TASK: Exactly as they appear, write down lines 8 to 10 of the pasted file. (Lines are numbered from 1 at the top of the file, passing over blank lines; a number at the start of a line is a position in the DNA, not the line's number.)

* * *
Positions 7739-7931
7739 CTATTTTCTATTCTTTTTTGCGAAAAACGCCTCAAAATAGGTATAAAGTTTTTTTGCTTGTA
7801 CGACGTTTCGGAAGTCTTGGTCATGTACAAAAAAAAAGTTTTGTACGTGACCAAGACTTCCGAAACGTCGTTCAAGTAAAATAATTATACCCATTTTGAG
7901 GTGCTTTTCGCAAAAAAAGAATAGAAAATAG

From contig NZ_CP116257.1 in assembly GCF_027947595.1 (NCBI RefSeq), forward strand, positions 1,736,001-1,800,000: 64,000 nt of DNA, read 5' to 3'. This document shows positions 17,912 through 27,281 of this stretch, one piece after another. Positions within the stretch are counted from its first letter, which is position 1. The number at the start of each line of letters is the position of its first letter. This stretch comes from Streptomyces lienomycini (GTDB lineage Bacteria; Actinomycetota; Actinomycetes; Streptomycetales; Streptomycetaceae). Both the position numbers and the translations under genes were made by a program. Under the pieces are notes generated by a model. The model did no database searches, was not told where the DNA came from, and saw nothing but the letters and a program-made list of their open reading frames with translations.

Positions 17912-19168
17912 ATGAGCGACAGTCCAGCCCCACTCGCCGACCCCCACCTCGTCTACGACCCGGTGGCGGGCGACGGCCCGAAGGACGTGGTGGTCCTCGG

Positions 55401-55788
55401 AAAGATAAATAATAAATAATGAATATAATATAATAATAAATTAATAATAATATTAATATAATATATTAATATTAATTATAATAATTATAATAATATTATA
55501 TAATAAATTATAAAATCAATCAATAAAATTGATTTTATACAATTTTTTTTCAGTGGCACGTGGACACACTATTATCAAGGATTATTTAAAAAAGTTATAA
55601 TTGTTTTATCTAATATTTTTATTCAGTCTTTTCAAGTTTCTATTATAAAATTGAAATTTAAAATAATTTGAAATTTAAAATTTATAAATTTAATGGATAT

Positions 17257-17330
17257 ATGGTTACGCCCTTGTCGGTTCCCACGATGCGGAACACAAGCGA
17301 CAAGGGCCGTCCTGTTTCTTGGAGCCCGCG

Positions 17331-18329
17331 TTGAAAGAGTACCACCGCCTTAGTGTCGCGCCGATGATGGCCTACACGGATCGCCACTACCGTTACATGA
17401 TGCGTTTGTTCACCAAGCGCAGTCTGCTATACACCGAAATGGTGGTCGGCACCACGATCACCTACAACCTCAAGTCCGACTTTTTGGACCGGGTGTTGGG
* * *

Positions 55401-55788
55401 AAAGATAAATAATAAATAATGAATATAATATAATAATAAATTAATAATAATATTAATATAATATATTAATATTAATTATAATAATTATAATAATATTATA
55501 TAATAAATTATAAAATCAATCAATAAAATTGATTTTATACAATTTTTTTTCAGTGGCACGTGGACACACTATTATCAAGGATTATTTAAAAAAGTTATAA